There are also successful such Ecosystems that are not based on web applications. Firefox (OK, that one is almost web based, just humor me please) is a great browser, but without all the add-ons it is not that usefull (me love Firebug!). Apple has been very successful in creating an Ecosystem around the iPod, just think of how many companies make great money by just producing skins and other extensions to the iPod.

The Platform Wins

What is in it for the Platform is pretty evident: more loyal users that have more reason to keep coming back. This is hard to create, and if System Providers build apps on your Platform then basically you are expanding your development deparment and you have more brilliant minds trying to figure out the killer app for your users. Also this is a great way to keep the competition at bay. Now when Facebook is becoming a Platform and not just a site it will either force the main competition MySpace to do the same or be left behind.

The System Providers Win

The System Providers that write applications that run on the Platform (most likely called something fancy like widget, gadget, addon, plugin or extension) gets access to a whole lot of ready made functionality and a huge existing user base. There is no longer any need to implement photo album funcitonality for your web app, just use Flickr. No need to build video capabilities, just use YouTube. If you build an app for Salesforce you can sell it on their AppExchange and make some money. So in short you get both functionality and a userbase, that is a pretty good deal.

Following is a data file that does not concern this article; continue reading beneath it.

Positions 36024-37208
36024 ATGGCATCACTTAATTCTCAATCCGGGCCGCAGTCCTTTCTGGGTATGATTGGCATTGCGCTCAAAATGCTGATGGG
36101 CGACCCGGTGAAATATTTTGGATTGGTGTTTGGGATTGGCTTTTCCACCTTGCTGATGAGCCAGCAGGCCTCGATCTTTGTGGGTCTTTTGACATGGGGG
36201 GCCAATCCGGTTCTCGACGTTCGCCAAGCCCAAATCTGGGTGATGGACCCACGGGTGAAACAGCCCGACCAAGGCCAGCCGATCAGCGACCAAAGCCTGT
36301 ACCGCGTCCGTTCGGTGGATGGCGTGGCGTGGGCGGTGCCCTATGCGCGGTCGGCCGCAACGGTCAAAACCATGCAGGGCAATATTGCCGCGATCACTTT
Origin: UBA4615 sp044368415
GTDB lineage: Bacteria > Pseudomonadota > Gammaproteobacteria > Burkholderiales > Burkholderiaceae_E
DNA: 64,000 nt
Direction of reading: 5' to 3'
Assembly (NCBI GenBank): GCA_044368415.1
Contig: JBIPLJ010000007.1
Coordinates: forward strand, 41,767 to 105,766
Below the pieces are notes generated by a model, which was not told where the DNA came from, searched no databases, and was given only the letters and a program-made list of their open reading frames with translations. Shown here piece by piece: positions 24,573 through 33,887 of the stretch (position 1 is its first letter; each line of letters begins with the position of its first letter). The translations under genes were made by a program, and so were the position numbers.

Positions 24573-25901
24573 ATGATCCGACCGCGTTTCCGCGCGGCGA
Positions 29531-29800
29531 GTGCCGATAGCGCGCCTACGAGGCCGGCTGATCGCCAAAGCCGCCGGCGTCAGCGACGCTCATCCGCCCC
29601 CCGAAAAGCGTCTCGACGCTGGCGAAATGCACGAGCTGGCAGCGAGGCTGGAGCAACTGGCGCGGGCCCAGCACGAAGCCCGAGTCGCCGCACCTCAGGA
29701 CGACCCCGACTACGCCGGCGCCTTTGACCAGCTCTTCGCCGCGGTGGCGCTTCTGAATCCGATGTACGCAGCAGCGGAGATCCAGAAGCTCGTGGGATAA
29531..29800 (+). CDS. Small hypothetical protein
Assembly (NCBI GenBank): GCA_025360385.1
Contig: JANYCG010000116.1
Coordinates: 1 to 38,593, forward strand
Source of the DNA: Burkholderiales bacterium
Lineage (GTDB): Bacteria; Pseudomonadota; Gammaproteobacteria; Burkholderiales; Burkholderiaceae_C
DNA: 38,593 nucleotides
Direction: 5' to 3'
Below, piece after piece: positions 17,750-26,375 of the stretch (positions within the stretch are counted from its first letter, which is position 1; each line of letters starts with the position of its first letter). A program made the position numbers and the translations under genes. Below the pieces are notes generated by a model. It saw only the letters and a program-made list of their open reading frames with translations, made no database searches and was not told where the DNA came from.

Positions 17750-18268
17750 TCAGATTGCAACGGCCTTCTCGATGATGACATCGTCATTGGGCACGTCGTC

The Users Win

The users can stay on one platform and take full advantage of that the platform continously gets more and more functionality added. Since each of the System Providers do not have to implement the most basic functionality (user handling, file uploading, photo album etc) they can concentrate on new great features, which of course benefits the end users. So more cooler useful features, that makes uses happy.

Win Win Win and Lose

The winners are the Platform providers that are in the center of the Ecosystem, the System Providers that gets features and a user base for free and the users that get more features quicker. That is a pretty impressive Win-Win-Win scenario.

The losers are the companies that do not understand that Ecosystems are the new type of light weight business partnerships. Either you try to be a Platform or you take advantage of whatever the Platforms around you offers. To build a new big web application and not provide an API is simply failing to take use of a huge opportunity. To build any web site and not take advantage of one or more existing Ecosystems is to do more work than you need to. It seems like Facebook really has realized that (that is no good reason to say no to the $1 billion that Yahoo is rumoured to have offered, saying no to $1 billion is always a bad move in my humble opinion).